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|Abstract:||With their landmark publication ‘Cuckoos versus reed warblers: adaptations and counteradaptations’ (Animal Behaviour, 1988, 36, 262-284), Davies & Brooke ushered in a new era of research on avian brood parasitism. Building on centuries of rich natural history and detailed observation of common cuckoos, Cuculus canorus, Davies & Brooke (1988) performed a set of simple but powerful experiments to understand the adaptive value of a female cuckoo’s behaviour as she parasitizes a host nest. In this essay, we explore the historical backdrop against which Davies & Brooke began their field experiments in Wicken Fen. We then evaluate four conceptual innovations made by Davies & Brooke (1988) involving rejection costs, egg mimicry, frontline defences and chick discrimination, and we show how these advances have shaped research in the last 25 years. Davies & Brooke (1988) paved the way for diverse and dynamic research on avian brood parasites, and we conclude by highlighting several promising new directions for the future, namely the genomics of adaptation, sensory ecology and cognition.|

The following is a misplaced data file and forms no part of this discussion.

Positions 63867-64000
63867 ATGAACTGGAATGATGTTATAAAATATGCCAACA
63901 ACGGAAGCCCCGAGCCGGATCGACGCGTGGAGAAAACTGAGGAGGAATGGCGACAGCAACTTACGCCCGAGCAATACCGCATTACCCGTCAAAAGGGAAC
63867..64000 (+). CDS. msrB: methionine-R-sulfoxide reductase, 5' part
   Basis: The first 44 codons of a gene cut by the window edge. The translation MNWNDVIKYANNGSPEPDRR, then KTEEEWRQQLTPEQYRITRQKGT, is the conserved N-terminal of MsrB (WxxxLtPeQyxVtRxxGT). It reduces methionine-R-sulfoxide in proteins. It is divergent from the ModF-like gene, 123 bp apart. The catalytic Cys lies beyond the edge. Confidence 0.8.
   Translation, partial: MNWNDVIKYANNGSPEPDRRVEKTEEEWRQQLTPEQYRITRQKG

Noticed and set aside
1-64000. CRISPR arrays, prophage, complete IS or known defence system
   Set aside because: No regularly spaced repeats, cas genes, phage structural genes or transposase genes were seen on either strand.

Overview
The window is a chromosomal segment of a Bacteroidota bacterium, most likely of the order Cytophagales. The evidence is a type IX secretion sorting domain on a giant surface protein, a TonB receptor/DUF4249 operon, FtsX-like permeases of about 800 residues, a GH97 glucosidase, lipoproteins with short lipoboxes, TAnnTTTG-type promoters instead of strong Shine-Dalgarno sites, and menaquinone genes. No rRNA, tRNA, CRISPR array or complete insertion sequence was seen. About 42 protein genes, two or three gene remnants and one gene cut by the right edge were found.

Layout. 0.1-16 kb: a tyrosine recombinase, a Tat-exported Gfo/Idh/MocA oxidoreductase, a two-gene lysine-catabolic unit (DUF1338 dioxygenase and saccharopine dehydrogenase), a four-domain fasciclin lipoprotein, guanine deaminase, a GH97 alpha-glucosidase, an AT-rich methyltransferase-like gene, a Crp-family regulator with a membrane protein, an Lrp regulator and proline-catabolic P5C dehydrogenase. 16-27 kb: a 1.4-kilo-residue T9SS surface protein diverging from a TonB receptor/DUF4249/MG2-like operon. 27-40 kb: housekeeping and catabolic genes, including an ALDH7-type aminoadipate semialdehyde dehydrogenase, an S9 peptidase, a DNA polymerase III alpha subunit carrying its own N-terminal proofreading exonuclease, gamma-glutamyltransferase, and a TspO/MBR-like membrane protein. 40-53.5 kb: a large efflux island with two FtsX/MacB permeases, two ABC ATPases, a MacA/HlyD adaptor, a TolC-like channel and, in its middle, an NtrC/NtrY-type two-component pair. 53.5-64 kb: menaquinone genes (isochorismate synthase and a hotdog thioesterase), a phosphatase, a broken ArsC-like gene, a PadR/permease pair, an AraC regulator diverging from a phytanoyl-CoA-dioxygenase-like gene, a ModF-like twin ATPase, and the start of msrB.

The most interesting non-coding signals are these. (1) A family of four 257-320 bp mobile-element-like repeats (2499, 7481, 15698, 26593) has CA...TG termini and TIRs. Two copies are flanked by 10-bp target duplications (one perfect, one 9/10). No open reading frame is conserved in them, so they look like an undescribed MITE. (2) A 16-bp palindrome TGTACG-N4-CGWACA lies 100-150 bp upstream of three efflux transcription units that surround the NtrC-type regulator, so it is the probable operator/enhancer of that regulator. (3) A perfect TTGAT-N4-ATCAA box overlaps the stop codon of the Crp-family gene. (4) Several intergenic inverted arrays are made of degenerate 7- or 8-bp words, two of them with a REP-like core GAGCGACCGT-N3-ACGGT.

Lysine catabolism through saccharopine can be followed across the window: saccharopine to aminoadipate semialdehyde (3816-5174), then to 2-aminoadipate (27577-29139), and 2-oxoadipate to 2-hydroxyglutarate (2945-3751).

|Citation:||Stoddard, Mary C., Kilner, Rebecca M. (2013). The past, present and future of ‘cuckoos versus reed warblers’. Animal Behaviour, 85 (4), 693 - 699. doi:10.1016/j.anbehav.2013.01.005|
|Pages:||693 - 699|
|Type of Material:||Journal Article|
|Journal/Proceeding Title:||Animal Behaviour|
|Version:||Final published version. This is an open access article.|
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